Gideon vs. Wainwright (1963): the Court extended the same right to everyone accused of a felony, ruling that defendants in all felony cases had a right to counsel, and if they could not afford to hire an attorney, one must be provided free of charge.


Griswold vs. Connecticut (1965): a case about married couples being prescribed contraceptives through a Yale University professor and Planned Parenthood. (Connecticut law was against such practices.) The court found no stated right to privacy, but said there were "various guarantees" in the Bill of Rights to "create zones of privacy." The right to privacy is generally attributed to the interpretation of the Ninth Amendment. The Connecticut statute was ruled unconstitutional as a violation of marital privacy, a right that could be read into the "intent" of the Constitution. The right to privacy is NOT specifically stated in either the Constitution or the Bill of Rights. Court also says that keeping the police out of the bedroom is "a right of privacy older than the Bill of Rights."


Roe vs. Wade (1973): the Court divided pregnancy into three stages. In the first trimester, a woman's right to privacy included an absolute right to an abortion free from state interference. (A state cannot forbid abortions during the first trimester of pregnancy). In the second and third trimesters, the state's interest in the health of the mother gave it the right to regulate abortions in certain cases. (Opinion written by Supreme Court Justice Harry Blackmun) See lecture notes Section V.B. for more info.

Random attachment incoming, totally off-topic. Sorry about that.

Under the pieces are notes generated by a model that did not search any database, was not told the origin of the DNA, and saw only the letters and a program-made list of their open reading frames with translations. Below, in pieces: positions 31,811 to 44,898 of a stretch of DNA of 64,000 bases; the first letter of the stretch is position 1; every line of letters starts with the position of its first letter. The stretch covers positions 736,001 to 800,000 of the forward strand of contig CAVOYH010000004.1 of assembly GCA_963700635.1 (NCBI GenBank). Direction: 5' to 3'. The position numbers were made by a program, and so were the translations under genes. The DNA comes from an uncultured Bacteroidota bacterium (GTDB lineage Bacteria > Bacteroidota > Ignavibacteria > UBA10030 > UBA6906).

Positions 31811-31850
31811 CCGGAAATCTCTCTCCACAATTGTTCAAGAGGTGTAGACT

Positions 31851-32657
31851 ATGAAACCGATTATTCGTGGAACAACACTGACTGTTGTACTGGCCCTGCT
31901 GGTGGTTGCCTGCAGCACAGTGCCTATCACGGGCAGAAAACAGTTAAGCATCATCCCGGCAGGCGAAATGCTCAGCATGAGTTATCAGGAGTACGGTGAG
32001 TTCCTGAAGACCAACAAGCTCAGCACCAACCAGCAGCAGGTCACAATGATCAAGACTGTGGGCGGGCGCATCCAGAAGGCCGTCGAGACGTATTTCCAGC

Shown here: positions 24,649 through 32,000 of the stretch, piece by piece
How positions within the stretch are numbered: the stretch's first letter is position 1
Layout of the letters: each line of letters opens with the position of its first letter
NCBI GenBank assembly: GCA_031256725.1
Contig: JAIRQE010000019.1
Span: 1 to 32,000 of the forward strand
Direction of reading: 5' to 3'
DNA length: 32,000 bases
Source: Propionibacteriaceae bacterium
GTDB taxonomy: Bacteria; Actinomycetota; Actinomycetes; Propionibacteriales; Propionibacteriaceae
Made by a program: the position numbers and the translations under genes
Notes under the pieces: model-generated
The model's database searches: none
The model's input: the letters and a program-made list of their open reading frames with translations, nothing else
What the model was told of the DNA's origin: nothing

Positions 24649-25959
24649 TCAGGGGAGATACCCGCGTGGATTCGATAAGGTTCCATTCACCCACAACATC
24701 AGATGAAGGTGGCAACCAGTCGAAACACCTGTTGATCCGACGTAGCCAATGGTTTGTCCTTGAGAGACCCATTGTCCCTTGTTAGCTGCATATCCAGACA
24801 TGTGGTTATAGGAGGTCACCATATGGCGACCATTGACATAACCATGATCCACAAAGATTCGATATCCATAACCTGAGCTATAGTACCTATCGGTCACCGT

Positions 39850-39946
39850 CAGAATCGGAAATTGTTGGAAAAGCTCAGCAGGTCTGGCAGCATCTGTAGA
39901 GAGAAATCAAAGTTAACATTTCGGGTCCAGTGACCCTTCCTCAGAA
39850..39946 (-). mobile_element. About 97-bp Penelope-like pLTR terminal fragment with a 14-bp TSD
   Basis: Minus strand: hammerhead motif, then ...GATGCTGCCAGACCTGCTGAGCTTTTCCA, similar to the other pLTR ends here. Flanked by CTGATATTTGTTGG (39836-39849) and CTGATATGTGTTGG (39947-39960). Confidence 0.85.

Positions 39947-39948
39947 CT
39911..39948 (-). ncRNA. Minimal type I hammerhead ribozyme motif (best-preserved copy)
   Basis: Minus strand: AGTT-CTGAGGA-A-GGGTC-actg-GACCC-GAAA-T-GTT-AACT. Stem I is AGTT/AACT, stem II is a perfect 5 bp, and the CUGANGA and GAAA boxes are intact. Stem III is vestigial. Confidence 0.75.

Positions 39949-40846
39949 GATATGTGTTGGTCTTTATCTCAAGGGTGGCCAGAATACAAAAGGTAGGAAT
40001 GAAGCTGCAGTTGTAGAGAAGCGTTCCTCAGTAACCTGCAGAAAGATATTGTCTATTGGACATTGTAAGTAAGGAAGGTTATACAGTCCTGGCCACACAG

Gregg vs. Georgia (1976): the Court found that the death penalty is "an extreme sanction, suitable to the most extreme of crimes."


Abortion Issue: an application of privacy rights. Americans are deeply divided on abortion: the positions of "pro-choice" and "pro-life" are irreconcilable (making abortion a politician's nightmare). The Supreme Court has upheld a state law that prohibited the use of state funds or state employees to perform abortions.


How do most criminal cases end in the United States? Most criminal cases (over 90 percent) are settled through plea bargaining rather than through trial by jury.


~ Steps in Procedural Due Process: the principle that laws must be administered in a fair manner (provided for by the Fifth and Fourteenth amendments).


Fifth Amendment Protections: prohibits forced self-incrimination. Suspects cannot be forced (compelled) to be witnesses against themselves:

  1. The burden of proof rests on the police and the prosecutors (the "government" or state), not the defendant.